In several cases we used more than one estimator from a single study, which could potentially violate the assumption of independence of metaanalyses (i.e. the withinstudy variance could be larger than the amongstudy variance due to methodological similarities) (Rosenberg et al., 2000). To test for such a possible effect, we performed a preliminary analysis with those studies that reported more than one estimator and tested whether they had a categorical effect on repeatability. This preliminary result showed that the `study' effect was nonsignificant (Q_{M}=3.63; Q_{E}=9.99; P_{χ2}=0.60; P_{rand}=0.58). In addition, we performed a cumulative metaanalysis in order to assess the chronological trend in the effect sizes. This analysis permits determination of whether the present effect sizes were attained at some point in the past (further studies being essentially redundant) (Rosenberg et al., 2000). Finally, we assessed publication bias graphically by funnel plots, and also by failsafe numbers. This last procedure computes the number of nonsignificant, unpublished or missing studies that would need to be added to a metaanalysis in order to change the results from significant to nonsignificant. Specifically, we applied the Rosenthal method (Rosenberg et al., 2000), which computes the number of additional studies with a mean effect size of zero needed to reduce the combined significance to an alpha level set equal to 0.05. Additionally, we computed the Orwin method (Rosenberg et al., 2000), which computes the number of additional studies needed to reduce an observed mean effect size to a minimum effect of 0.2.
Results
Although the reviewed studies were remarkably uneven regarding organism type (insects: 7 cases, 16.7%; mammals: 25 cases, 59.5%; birds: 7 cases, 16.7%; reptiles: 3 cases, 7.1%; see Table 1) and metabolic rate type (SMR: 7 cases, 16.7%; MMR: 20 cases, 47.6%; BMR/RMR: 14 cases, 33.3%; FMR: 1 case, 2.4%; see Table 1), the use of the Pearson product–moment correlation and intraclass correlation appear balanced (Pearson product–moment correlation: 23 cases, 54.8%; intraclass correlation: 19 cases, 45.2%; see Table 1). Published repeatabilities were leftward biased (Fig. 1), but did not significantly depart from normality (d=0.124; P=0.2; Kolmogorov–Smirnov test), with mean=0.57 and s.d.=0.26 (Fig. 1). The funnel plot showed that there was a nonsignificant correlation between sample size and the magnitude of repeatability estimation (R=0.164; P=0.27; Fig. 2). The mean effect size (E) was significantly different from zero (E=0.746; bootstrap 95%CI: 0.6260.873) and heterogeneity was nonsignificant (Q_{total}=32.71; d.f.=46; P=0.96), which suggest that data do not have a subjacent structure. Also, there was no effect of time between measurements and the sizeeffect of repeatability (Q=33.5; d.f.=39; P=0.72). Although this result renders it unnecessary to test the effect of the categorical factors that we were interested in, we performed it and as expected, we found nonsignificant effects of all categories (data not shown). In other words, our metaanalysis does not provide enough evidence to reject the hypotheses that repeatability of MR does not change with type of animal, metabolic measurement, time between measurements and laboratory or wild populations. However, the fact that only one study in FMR was found does not permit any conclusion to be made regarding the potential differences between this variable and the other categories. The cumulative metaanalysis showed that the asymptotic effect size was approximately attained between cases 26 and 30 (Fig. 3, see also Table 1). Failsafe numbers resulted high (Rosenthal=1442.7; Orwin=128.4) which, together with the funnel plot (Fig. 2), suggests that publication bias, if it existed, would have had a negligible effect on the magnitude of repeatability.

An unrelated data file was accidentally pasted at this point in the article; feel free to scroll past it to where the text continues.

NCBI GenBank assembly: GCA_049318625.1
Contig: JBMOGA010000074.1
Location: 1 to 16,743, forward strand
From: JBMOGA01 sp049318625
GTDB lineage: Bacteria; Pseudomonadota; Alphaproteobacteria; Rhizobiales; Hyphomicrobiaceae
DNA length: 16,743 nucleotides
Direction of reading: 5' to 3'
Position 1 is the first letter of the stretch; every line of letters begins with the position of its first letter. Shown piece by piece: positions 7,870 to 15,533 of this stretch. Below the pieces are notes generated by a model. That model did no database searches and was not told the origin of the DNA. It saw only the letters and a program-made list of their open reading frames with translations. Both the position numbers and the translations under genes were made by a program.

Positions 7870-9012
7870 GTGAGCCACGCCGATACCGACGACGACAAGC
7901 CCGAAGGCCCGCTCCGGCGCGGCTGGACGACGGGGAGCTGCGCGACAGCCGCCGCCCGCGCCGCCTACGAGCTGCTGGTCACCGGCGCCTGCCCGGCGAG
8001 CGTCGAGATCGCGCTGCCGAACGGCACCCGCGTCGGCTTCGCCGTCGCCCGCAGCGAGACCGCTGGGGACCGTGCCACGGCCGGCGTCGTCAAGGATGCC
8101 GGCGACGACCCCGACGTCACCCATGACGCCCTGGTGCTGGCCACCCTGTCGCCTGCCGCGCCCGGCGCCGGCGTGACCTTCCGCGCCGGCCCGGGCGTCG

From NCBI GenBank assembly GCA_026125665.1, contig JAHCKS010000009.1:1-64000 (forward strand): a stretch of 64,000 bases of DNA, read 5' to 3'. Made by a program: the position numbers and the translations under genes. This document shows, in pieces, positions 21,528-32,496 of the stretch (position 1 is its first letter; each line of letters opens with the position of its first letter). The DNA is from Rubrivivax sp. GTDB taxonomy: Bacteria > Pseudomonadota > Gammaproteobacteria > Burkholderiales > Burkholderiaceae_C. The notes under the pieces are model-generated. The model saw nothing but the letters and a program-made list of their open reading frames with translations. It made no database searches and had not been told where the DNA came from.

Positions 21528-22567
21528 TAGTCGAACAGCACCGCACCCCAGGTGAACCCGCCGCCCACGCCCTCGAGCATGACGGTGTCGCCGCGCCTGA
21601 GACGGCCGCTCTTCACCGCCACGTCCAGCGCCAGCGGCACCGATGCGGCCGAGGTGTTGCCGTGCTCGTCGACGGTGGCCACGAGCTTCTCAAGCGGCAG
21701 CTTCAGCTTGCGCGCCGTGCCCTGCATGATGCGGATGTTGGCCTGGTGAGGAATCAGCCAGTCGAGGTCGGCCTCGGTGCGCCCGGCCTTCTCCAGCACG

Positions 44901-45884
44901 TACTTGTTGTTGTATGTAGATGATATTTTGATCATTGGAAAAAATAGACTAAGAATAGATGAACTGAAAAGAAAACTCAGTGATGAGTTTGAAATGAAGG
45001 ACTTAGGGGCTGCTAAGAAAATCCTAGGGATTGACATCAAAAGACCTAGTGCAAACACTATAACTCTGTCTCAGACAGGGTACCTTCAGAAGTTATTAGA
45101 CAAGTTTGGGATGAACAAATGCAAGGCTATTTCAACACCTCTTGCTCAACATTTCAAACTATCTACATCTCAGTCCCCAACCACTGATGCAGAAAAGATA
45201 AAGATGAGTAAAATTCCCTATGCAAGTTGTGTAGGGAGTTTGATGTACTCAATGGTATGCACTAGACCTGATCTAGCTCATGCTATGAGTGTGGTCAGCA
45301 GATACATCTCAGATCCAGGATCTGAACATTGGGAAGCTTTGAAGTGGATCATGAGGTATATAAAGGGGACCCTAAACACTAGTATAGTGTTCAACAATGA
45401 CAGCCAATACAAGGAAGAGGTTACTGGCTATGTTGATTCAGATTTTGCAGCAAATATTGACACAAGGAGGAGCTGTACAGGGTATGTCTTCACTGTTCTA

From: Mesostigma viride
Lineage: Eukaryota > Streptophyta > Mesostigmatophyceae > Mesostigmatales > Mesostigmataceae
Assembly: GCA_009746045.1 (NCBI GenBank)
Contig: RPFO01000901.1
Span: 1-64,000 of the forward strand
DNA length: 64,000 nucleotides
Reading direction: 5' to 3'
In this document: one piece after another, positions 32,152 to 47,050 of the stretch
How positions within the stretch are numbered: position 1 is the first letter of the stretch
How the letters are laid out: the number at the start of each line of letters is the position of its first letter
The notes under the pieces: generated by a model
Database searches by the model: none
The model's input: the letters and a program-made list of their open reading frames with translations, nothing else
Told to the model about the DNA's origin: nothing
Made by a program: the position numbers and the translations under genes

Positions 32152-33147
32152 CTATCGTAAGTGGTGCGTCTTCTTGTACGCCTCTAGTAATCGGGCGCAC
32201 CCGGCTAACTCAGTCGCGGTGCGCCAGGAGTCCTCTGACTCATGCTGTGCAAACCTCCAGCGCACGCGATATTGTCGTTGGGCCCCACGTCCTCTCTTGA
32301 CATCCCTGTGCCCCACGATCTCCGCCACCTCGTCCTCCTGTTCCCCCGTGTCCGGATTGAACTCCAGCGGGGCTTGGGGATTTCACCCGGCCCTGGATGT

Discussion